In the beginning of this week, we split into two groups. I formed a group with Megumi, Marta, Peetu and Behnaz. We started by taking apart last years student projects, and started ideating ours. The machine that we decided to build is a fruit peeler called FabPeel.
The idea for the project came from the FabLab staff had suggested that we build a mini lathe. Megumi liked the idea, and suggested that we simplify the idea a bit but use the same principle for movement --> A fruit is attached to a rotating stick that moves to one direction. When it meets our attached blade, the skin is removed.
We started by looking at videos from Youtube about different projects people had made, trying to figure out how the project would work.
The next week days we were working really closely together as a group, building the machine, figuring out the kinks and brainstorming about how each part of the machine should move and work. All took part very enthusiastically and it was a really nice experience collaborating on this one. It was nice to see how we all had our own strenghts to contribute to this project.
Brainstorming on the first week...
figuring out the timetable for building, the functionality we need to add
very rough prototyping with the ready parts
In the following days, the machine started to come together while everyone was pitching in. I cut the first version of the blade we used, and collaborated with others while thinking about how it should be attached to the frame.
We tested it manually, and all seemed to be in order. Every part was moving as it should, even though the blade of the peeler was taking out bigger chunks than it was supposed to.
On this first week I also ideated and created a logo for our machine, worked with InkScape to prepare the file so that it could be printed into stickers, and then cut out the stickers using our vinylcutter. The process for InkScape and vinyl cutter are explained on my W4 documentation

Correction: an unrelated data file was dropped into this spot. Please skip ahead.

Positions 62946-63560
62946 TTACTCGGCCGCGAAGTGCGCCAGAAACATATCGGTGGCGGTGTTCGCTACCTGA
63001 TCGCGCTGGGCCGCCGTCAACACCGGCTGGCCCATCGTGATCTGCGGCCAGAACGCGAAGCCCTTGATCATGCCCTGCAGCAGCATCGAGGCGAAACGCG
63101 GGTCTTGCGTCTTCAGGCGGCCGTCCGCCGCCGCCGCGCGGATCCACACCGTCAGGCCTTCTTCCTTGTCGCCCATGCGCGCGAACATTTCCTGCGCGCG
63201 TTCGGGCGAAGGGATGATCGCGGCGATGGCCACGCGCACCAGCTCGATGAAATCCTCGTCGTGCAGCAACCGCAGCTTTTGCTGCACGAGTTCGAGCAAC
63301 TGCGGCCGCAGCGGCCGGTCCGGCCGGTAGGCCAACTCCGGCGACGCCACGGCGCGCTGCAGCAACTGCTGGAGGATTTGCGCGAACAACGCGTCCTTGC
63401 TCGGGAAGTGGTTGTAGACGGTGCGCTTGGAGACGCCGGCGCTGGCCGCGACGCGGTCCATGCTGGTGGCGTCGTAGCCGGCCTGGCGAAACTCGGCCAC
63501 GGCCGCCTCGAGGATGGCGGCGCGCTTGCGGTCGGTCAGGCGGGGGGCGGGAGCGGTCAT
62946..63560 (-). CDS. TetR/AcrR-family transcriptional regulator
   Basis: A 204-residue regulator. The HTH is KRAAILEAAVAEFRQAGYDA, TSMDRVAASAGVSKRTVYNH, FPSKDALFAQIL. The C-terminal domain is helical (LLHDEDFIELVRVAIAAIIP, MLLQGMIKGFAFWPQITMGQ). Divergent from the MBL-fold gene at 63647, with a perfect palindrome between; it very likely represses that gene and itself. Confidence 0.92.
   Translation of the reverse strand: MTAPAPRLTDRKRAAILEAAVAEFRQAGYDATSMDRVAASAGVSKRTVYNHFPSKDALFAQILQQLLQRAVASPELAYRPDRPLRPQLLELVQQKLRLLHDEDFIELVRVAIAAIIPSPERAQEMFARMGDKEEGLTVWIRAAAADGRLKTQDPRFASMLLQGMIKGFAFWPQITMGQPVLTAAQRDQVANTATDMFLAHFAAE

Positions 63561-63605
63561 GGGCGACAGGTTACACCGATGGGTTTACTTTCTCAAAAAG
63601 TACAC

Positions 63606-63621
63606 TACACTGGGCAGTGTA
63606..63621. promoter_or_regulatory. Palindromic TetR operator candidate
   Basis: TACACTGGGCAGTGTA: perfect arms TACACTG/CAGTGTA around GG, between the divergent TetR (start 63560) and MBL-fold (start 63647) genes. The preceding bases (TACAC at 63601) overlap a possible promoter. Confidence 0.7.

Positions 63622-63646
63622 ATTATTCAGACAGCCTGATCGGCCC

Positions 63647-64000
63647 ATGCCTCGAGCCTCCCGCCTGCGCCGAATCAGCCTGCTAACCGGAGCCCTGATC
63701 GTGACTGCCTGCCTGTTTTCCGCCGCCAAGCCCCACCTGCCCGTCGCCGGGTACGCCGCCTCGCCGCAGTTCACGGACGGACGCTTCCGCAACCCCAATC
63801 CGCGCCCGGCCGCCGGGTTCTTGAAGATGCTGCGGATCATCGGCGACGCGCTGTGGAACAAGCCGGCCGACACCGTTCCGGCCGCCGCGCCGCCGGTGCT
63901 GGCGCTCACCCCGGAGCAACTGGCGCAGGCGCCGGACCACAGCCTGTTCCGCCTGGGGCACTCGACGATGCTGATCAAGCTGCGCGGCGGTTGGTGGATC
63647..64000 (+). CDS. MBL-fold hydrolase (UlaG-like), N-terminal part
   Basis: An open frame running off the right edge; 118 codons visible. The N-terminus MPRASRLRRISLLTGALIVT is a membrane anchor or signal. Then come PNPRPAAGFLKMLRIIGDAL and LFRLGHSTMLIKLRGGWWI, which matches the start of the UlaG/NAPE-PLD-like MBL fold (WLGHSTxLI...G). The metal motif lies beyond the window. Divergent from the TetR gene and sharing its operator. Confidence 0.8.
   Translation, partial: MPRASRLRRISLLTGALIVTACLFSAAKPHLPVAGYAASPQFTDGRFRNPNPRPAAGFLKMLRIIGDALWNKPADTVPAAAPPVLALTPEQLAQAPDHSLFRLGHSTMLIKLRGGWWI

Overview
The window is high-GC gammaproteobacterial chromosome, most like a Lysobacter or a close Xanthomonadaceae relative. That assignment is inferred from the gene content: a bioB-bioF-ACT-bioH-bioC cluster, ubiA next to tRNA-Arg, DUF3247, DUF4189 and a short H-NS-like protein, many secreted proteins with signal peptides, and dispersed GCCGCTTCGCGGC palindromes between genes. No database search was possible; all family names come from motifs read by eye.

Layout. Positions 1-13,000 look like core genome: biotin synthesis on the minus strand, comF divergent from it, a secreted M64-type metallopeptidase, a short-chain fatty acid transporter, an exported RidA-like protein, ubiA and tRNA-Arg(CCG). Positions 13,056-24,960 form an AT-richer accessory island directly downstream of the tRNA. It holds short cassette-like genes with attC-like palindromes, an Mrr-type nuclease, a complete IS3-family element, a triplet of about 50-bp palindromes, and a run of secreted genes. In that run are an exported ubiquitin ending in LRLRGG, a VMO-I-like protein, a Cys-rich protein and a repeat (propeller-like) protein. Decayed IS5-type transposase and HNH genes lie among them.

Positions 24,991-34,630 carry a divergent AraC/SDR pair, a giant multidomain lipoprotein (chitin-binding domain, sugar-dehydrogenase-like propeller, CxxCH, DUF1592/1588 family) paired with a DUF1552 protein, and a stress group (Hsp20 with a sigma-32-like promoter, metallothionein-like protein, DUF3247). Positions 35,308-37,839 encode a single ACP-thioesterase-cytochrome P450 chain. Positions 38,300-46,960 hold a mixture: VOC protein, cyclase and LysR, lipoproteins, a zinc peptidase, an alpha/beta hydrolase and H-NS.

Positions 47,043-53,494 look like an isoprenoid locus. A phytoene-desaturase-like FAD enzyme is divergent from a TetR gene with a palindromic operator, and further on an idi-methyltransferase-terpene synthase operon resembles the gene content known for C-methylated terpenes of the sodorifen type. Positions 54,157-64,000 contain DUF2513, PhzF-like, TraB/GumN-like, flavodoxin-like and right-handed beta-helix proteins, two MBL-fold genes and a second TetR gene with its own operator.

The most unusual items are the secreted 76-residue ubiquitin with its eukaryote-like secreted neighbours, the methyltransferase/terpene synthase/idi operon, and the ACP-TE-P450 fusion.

During the second week we then needed to make the machine work automatically. Marta was taking the lead in this phase, programming the motors, and trying to get them to work as she had most experience. Others were doing some odd jobs for the machine, taking pictures and trying to document the process.
Here is Marta's programming setup:
I was present on all groupwork days also on week2, and tried to pitch in where I could, but I was left with a nagging feeling that I could not contribute enough, especially when I saw how hard Martha was working on our collaborative project. SHe kindly tried to reassure me that the programming part was something where more cooks does not make a better end result. I am quite certain that is the case, especially if the other cooks do not have much experience.
As for me, the only concrete design step this week was to build us the slide that would present our machine. So I collected our images, and went throught our documentation to summarize the main funtionalites - and did some sketching about how to best present what our machine does, and what we did during the couple of weeks.
Here is a video of the whole process:
- Week 1: Participated in all project days as a part of a group, took part by ideating, building, documenting the FabPeel. Did the first version of the blade, designed the logo for the work and cut it out using the vinyl cutter.
- Week 2: Participated in all project days as a part of a group, took part mainly by standing around and hovering, trying to look busy while Marta was coding - Testing, jiggling with the machine. No bigger design tasks except gathering photographs of the process, summarizing the functionality of the machine and doing the slide for the final presentation. Used the time to troubleshoot my output week board which was not fuctioning.
Here are the files for the logo:
- The original logo image
- logo svg file
Here is the first version of the slide
And the final slide used
- The mechanical design week was really much fun, and the time flew by with all of us collaborating.
- The machine building week just flew by. Marta took charge of the programming part as she had the skillset needed, but that must have put her under a lot of pressure. I felt that a lot of the time the others were just hovering by, hoping we could do something, coming up with odd jobs and trying to look busy. Or maybe it was just me.
- In the next rotations of the course, it might be better for the local instructors to divide the students into groups - so that in both teams there would be more people who can contribute to the programming part of the task.
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